work on IP issues through its various subcommittees - brings us the
upcoming IP Conference, being held September 24-25 at the Santa Clara
Convention Center in Santa Clara, CA. This conference presents a forum
for debate and open exchange of ideas on the issues faced by the IP
industry today. Program topics include the importance of utilizing quality
IP; who owns the problem of quality, verification, and reliability related
to yield; digital versus analog IP validation, and measuring IP effectiveness.
The event wraps up with a panel bringing together multiple perspectives
on the "Integration of Foundry and IP Suppliers," moderated by Dave
Bursky, semiconductor editor at Chip Design Magazine.
Everyone who has a stake in
the IP business model - customers, foundries, partners - needs to
join the discussion. These challenges are not going away. As 32nm approaches,
the issues become even more pronounced. Together, we must address
these issues to enable the continued growth of the semiconductor industry.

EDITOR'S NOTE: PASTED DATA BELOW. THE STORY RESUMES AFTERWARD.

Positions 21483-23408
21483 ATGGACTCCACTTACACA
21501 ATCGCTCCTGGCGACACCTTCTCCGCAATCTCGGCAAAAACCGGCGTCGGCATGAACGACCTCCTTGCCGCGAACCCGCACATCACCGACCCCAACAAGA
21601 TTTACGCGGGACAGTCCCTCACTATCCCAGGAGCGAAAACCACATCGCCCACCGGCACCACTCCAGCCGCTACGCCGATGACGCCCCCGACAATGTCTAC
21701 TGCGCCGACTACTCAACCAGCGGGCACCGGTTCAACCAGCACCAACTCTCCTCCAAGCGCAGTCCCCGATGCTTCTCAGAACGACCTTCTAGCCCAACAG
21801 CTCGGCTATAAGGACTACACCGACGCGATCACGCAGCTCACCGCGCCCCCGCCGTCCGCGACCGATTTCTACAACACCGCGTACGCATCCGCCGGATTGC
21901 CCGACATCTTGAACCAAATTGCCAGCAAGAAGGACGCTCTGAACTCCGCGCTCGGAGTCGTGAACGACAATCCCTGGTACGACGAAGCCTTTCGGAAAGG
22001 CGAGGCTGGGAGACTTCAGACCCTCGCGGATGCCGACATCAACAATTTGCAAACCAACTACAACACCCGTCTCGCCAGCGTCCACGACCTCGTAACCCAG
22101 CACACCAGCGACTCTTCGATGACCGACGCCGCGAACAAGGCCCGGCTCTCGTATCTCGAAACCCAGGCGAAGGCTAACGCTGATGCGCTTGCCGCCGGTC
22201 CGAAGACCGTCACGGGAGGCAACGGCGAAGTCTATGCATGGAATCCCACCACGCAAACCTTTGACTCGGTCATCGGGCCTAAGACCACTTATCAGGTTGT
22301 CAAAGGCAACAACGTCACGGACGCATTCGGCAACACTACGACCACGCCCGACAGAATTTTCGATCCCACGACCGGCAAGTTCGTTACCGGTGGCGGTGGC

Walter Ng reports to the Senior Vice President of Technology Development and is responsible for identifying, developing and executing customer and partner alliances that advance the adoption of Chartered's solutions for the leading-edge and mainstream technology nodes. Walter has led the company's collaboration with IBM to define the strategy and implementation of the solutions and third-party network for the industry's first common design enablement platform at 90 nanometer (nm) and 65nm while currently driving 45nm and setting strategy for 32nm. Previously, Walter served as senior director of design solutions and was responsible for driving and managing Chartered's relationships with third-party EDA and IP partners. Walter has been in the electronic design and EDA industry for nearly 20 years. Prior to joining Chartered, Walter was Director of Business Development and Asia Pacific Operations with Sequence Design. In this position, he was responsible for establishing, managing and growing Sequence Design's Asia Pacific sales channel and marketing activities in addition to managing the strategic relations program for foundries, EDA and IP partners. From 1994 to 1999, Walter worked with Cadence Design Systems, where he held positions in strategic marketing and numerous roles in applications engineering, consulting services, sales support and marketing. Previously, he has held various senior design and test engineering positions in Raytheon's Equipment Development Labs. Walter holds a B.S. in Electrical Engineering from the University of Massachusetts, Amherst, and an M.B.A from the University of Massachusetts, Boston.